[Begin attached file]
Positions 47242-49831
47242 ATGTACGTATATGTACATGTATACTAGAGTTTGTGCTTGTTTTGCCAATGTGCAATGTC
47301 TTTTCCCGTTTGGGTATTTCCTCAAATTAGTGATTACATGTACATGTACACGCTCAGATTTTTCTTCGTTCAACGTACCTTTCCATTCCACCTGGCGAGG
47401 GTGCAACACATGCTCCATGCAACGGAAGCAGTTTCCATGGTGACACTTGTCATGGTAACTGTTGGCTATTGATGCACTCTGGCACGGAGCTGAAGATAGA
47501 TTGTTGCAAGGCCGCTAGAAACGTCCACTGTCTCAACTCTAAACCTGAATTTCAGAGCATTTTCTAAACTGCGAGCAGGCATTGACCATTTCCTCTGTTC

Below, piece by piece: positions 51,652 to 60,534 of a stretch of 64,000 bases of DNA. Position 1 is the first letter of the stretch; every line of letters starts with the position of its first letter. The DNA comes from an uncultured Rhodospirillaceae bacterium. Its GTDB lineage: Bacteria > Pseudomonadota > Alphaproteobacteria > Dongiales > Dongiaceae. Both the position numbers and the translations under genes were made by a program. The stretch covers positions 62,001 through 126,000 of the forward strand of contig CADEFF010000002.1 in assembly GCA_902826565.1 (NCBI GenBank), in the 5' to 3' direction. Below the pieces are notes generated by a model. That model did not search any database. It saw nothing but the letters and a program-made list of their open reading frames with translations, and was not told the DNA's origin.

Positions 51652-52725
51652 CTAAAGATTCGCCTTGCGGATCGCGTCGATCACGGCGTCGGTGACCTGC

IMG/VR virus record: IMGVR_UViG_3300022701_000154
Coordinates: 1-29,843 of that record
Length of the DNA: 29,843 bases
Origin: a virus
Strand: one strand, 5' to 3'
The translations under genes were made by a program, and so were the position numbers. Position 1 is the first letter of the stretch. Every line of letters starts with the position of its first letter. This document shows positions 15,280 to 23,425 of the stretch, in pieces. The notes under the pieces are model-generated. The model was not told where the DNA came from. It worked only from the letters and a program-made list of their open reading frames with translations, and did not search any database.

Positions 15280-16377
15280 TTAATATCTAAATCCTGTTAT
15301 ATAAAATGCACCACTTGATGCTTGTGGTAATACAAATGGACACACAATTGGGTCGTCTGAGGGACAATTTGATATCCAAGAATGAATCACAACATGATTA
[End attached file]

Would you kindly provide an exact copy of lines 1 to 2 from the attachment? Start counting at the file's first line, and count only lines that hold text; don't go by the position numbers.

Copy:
Positions 47242-49831
47242 ATGTACGTATATGTACATGTATACTAGAGTTTGTGCTTGTTTTGCCAATGTGCAATGTC